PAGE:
As far as drawbacks go, one of the biggest for tankless water heaters is their price. This includes both the upfront cost of these water heaters and the building modifications that must often be made to accommodate them. In some cases, the move to tankless water heating requires a plumbing retrofit and an upgrade to either gas lines or the electrical supply for increased capacity. Moreover, approximately 90% of all water heater replacements are the result of water heater emergencies. Whether water heaters have ruptured or are simply failing to produce hot water, these emergencies leave many consumers scrambling to find the fastest and most cost-effective solutions they can. In general, tankless water heaters don’t fit the bill.

However, if you’ve diligently maintained your current water heater and are planning for replacement in advance of a dire need for it, choosing a tankless option could benefit you both now and later. In addition to providing immediate energy savings, these upgrades add value and marketability to homes. They modernize older properties and put them on par with current market standards. This is especially true when homeowners choose electric water heaters rather than gas-fired models. As an increasing number of consumers take an eco-friendly approach to selecting home appliances, listing a home that has highly efficient, tankless water heaters is virtually guaranteed to garner buyer attention.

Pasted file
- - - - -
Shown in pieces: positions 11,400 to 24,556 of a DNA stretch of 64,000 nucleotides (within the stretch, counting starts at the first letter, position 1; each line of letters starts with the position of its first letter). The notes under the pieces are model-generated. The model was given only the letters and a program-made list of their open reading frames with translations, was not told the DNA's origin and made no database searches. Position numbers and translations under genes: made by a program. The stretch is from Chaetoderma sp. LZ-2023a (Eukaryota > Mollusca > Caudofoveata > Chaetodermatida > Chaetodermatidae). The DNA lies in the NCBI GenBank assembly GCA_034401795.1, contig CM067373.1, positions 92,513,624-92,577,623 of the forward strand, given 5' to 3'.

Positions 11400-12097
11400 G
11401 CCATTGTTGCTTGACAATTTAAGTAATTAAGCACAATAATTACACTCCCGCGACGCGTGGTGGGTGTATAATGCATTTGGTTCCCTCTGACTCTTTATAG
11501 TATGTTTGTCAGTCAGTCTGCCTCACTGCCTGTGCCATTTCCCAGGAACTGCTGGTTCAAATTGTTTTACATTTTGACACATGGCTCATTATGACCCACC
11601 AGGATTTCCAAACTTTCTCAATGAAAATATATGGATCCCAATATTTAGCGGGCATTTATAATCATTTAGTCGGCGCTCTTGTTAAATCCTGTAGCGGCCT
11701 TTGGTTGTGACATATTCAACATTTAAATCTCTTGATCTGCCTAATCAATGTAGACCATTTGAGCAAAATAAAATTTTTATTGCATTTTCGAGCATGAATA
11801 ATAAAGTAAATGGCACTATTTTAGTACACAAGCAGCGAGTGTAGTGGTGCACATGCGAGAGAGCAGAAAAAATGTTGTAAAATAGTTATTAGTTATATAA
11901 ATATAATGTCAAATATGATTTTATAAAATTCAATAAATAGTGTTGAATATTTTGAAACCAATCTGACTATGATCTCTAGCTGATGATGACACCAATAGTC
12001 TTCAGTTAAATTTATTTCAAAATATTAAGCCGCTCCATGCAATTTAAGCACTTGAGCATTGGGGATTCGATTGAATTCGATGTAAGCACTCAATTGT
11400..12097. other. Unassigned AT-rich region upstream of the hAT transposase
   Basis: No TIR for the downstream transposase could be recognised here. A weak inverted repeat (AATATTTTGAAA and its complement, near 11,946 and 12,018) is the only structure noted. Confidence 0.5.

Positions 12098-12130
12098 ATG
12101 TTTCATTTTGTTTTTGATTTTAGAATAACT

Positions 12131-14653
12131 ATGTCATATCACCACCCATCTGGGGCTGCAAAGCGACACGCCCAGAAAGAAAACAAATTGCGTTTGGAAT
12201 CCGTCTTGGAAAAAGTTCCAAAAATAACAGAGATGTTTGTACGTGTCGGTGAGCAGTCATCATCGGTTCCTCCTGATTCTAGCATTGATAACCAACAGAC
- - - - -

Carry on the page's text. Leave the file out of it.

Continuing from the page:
Rather than heating water, storing it until it’s needed, and heating and reheating stored water until it is finally disbursed, tankless water heaters offer hot water service on demand. They also last a lot longer than traditional water heaters. The average lifespan of a storage-based water heater is between eight and 12 years. Comparatively, tankless water heaters can provide up to two decades of service. However, it’s important to note that whether you choose a tank-based or tankless water heater, having untreated hard water in your home will significantly diminish the lifespan of this equipment.

Although tankless water heaters effectively eliminate the standby energy losses of tank-based water heating, they do have a few shortcomings in terms of performance. Some options take a bit longer to actually deliver hot water, and others may struggle to provide adequate hot water at all when multiple fixtures are on at once. Another important drawback to note is that traditional, gas-fired water heaters will continue functioning when your power is off. An electric tankless water heater will not.

Surprising Tankless Water Heater Benefits You Never Knew You Needed